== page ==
A lack of banking credit available to consumers has led to a massive increase in pawnbroking businesses, according to a new report.
Whilst banks have reduced their properties on the high street by one per cent since 2008, pawnbrokers have increased their stores by 44 per cent over the same period.
A new report entitled ‘Pawn is Reborn’ by The Local Data Company shows that Cash Converters is the dominant pawnbrokers on the high street with 17 per cent of the overall market (down three per cent from 2008).
H&T Pawnbrokers has held its position as the second biggest in the sector, consistently holding 15 per cent of the market since 2008, whilst Cash Generator is at third place with 12 per cent.
Matthew Hopkinson, Director at The Local Data Company, commented: “From membership of the British Retail Consortium, to prime pitch presence across hundreds of towns and significant profits, this sector has shown how it can take advantage of a recession and turn it into a boom.
“Is it a result of previous consumer excess in discretionary high value items, the 30 per cent rise in the price of gold or the lack of propensity of the banks to lend – or indeed a combination of all three?”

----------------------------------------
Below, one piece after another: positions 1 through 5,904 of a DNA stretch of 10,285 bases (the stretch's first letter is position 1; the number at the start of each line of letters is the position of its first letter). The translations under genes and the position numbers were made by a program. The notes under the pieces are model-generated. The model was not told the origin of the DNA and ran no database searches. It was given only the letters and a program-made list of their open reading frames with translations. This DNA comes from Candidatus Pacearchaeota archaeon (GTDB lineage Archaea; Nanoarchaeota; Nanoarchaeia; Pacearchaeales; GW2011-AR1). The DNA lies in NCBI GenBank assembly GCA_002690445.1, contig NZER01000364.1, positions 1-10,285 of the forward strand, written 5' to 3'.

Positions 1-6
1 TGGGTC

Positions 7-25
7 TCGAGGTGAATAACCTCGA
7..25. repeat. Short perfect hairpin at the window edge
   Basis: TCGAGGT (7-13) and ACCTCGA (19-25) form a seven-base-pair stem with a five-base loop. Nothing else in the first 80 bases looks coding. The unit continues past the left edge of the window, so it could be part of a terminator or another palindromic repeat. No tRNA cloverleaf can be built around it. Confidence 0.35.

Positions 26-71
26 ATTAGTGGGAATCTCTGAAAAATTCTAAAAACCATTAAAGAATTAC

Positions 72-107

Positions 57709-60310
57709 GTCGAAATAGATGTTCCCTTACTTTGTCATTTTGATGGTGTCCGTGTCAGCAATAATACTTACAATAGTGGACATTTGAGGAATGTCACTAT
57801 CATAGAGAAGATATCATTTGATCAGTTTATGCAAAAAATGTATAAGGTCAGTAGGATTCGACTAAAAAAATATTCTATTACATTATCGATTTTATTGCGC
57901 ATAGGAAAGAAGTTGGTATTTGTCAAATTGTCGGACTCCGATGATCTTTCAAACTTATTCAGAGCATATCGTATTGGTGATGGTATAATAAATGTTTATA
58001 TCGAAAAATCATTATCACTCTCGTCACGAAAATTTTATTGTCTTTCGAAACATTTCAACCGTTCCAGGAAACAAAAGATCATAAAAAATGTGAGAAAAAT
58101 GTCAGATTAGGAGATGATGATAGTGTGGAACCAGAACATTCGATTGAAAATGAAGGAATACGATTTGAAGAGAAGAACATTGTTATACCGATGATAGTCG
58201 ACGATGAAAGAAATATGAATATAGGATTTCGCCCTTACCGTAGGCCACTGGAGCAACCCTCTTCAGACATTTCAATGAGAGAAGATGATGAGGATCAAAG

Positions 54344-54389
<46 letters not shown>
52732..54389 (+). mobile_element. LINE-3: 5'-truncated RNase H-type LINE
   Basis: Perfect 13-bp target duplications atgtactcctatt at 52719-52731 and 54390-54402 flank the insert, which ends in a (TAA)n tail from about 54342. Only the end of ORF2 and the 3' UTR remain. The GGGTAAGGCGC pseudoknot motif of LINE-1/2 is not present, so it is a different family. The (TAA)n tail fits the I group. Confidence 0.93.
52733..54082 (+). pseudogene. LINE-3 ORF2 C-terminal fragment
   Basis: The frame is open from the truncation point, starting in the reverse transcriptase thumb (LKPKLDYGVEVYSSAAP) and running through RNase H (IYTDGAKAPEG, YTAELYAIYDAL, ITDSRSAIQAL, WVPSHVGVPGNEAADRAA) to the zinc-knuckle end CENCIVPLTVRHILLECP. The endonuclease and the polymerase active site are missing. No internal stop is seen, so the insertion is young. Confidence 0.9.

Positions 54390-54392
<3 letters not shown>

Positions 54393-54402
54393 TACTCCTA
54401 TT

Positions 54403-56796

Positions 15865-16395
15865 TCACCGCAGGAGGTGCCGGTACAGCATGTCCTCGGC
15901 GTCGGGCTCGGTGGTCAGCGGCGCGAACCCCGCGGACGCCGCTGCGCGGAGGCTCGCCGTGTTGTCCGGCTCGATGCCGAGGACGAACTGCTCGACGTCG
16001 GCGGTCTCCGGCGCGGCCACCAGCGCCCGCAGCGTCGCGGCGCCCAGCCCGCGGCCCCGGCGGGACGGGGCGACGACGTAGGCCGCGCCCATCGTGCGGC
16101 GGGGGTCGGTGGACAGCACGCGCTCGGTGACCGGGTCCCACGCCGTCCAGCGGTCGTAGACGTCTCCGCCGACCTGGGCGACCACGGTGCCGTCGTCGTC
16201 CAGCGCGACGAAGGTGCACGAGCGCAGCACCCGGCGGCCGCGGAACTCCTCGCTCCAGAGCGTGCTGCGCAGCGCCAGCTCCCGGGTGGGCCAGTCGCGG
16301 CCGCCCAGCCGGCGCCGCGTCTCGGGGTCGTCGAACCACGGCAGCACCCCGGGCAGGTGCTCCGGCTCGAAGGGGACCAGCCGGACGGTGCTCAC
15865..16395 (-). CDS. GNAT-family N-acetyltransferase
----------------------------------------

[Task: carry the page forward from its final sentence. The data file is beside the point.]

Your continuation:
Central London currently has the highest number of pawnbrokers of any city with 21, up from 14 in 2008, whilst the south-east of England has seen the biggest rise in these stores, increasing 45 per cent to 124 in two years.
The rise in pawnbrokers correlates with an overall decline in retail banking properties, with Greater London hardest hit and declining 35 per cent. However, some areas did see rises in the number of banks, with Scotland seeing properties rise by eight per cent.
Mark Hudson, Retail Leader at PricewaterhouseCoopers, said: “In some industries, when businesses close, capacity is taken out of the market.
“With retail, the business may go but the space remains - and businesses and economic models will reinvent themselves to take advantage.”
Liz Peace, CEO of the British Property Federation, added: “The rise of pawnbrokers shows that the UK’s culture of debt is coming to an end as families balance their books.
“We expect January’s planned vat rise and government spending cuts to pile further pressure on consumers.”